(Low-Level Drug Raids Using SWAT Teams) "Even though paramilitary policing in the form of SWAT teams was created to deal with emergency scenarios such as hostage or barricade situations, the use of SWAT to execute search warrants in drug investigations has become commonplace and made up the majority of incidents the ACLU reviewed. When the police are executing a search warrant, there has been no formal accusation of a crime; rather, the police are simply acting on the basis of probable cause to believe that drugs will be present.
Military Participation In The Drug War
(Limited Federal Oversight Of 1033 Program) "Oversight of the 1033 Program exists, but there are gaps.86 The only significant responsibilities placed on participating law enforcement agencies are that they not sell equipment obtained through the program and that they maintain accurate inventories of transferred equipment.
(Lack Of State Oversight Of Domestic Law Enforcement Use Of Military Weapons) "There is almost no oversight of SWAT at the state or local level.
(Domestic Law Enforcement And Military Surplus Weapons Made Available Through Federal 1033 Program) "The Department of Defense operates the 1033 Program through the Defense Logistics Agency’s (DLA) Law Enforcement Support Office (LESO), whose motto is 'from warfighter to crimefighter.' According to LESO, the program has transferred $4.3 billion worth of property through the 1033 Program.61 Today, the 1033 Program includes more than 17,000 federal and state law enforcement agencies from all U.S. states and territories.
(Unreliable Information on Counternarcotics Funding to Andean Countries) "Given the strategic importance of reducing drug production and trafficking in the Andean countries—the source of more than 95 percent of the cocaine seized in the United States and much of the heroin available east of the Mississippi River—accurate and reliable information on the results of this assistance is essential.
(Counternarcotics Assistance to Andean Countries, by Agency) "Of the agencies’ combined estimated assistance in fiscal years 2006 through 2011, State provided about $3 billion (60 percent), USAID provided $1 billion (21 percent), DOD provided $956 million (19 percent), and DEA provided $25 million (less than 1 percent). As figure 4 shows, each agency’s allotments decreased during this time period. State’s allotments for counternarcotics assistance declined the most, dropping by about 60 percent from fiscal year 2006 to fiscal year 2011.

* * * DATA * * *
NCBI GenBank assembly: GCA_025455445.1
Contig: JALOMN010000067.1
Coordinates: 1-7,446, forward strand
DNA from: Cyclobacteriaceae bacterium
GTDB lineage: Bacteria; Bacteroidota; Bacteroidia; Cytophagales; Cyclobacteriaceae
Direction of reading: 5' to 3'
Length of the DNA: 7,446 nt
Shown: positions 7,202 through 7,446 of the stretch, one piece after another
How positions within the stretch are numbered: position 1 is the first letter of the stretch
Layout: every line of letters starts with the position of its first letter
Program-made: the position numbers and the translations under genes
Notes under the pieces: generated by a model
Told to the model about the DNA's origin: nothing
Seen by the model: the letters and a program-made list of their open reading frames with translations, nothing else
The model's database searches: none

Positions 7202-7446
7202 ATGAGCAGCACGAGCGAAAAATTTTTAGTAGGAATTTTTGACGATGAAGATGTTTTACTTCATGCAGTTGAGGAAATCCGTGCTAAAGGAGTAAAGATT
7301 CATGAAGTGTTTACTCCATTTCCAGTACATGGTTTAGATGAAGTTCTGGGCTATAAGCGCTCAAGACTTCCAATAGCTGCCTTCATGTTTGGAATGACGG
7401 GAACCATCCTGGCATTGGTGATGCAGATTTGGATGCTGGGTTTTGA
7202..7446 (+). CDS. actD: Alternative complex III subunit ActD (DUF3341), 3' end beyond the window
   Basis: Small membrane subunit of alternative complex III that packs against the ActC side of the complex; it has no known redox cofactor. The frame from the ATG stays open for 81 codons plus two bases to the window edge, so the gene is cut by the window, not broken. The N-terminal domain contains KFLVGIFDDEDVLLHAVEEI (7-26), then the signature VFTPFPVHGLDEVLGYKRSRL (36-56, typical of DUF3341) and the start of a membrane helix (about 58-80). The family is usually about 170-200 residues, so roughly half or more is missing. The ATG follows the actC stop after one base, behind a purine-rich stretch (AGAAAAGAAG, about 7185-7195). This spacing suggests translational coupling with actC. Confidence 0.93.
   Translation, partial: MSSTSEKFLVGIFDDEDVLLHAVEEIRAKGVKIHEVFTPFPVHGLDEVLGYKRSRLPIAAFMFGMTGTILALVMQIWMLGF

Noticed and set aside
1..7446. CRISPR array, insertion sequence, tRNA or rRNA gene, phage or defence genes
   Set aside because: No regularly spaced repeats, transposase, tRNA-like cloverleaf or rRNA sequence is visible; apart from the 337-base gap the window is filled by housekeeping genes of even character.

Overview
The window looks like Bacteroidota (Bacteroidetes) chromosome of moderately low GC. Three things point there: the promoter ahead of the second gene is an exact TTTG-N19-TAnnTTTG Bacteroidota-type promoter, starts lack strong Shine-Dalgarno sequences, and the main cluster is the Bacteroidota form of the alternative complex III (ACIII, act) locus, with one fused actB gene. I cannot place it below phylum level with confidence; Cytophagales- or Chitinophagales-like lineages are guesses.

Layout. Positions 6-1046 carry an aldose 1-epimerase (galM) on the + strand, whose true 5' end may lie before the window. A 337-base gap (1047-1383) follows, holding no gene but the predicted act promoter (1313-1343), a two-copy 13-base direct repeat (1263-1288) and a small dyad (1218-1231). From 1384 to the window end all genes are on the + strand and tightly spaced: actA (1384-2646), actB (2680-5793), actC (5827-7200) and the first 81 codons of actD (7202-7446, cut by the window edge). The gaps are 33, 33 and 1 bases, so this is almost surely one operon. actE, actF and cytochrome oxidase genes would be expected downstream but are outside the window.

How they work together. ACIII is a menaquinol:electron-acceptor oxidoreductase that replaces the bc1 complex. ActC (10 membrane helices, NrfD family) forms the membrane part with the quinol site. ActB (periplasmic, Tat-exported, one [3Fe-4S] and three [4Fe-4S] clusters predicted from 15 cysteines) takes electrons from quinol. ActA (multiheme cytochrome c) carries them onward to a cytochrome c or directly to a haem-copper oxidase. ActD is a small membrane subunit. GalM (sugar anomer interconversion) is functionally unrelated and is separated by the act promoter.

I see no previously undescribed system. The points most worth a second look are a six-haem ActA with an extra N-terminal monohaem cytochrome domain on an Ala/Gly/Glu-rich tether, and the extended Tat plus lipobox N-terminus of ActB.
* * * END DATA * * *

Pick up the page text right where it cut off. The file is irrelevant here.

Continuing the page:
(Declines in Counternarcotics Assistance to Andean Countries) "Total estimated allotments for counternarcotics assistance programs in the Andean countries declined overall by about 51 percent from fiscal year 2006 to fiscal year 2011. Allotments for Bolivia declined by about $103 million (87 percent); for Colombia, by $377 million (45 percent); for Ecuador, by $32 million (59 percent); for Peru, by $87 million (52 percent); and for Venezuela, by $2 million (88 percent).
(US Counternarcotics Assistance to Andean Countries) "State, USAID, DOD, and DEA allotted a combined estimated total of nearly $5.2 billion in counternarcotics assistance to Andean countries in fiscal years 2006-2011. Of this amount, about $366 million (7 percent) was allotted for Bolivia; $3.92 billion (76 percent) for Colombia; $233 million (5 percent) for Ecuador; $659 million (13 percent) for Peru; and $7 million (less than 1 percent) for Venezuela (see fig. 2)."
(US Counternarcotics Strategies in Andean Countries) "Although no single comprehensive U.S. counternarcotics strategy exists for the Andean region, mission strategic resource plans (MSRPs) for each of the countries in the region delineate the strategic approaches guiding U.S. counternarcotics assistance. According to State officials, the MSRPs incorporate high-level guidance from ONDCP’s annual National Drug Control Strategy, which also includes specific policy guidance for the Western Hemisphere.
(Narcoterrorism Defined) "Many experts believe the term 'narcoterrorism' was first used by former Peruvian President Belaúnde Terry in the early 1980s to describe terrorist-like tactics used against Peruvian law enforcement by Shining Path Marxist rebels. While narco-terrorism has no formal definition, it is generally used to describe activities by groups that use drug trafficking to fund terrorism.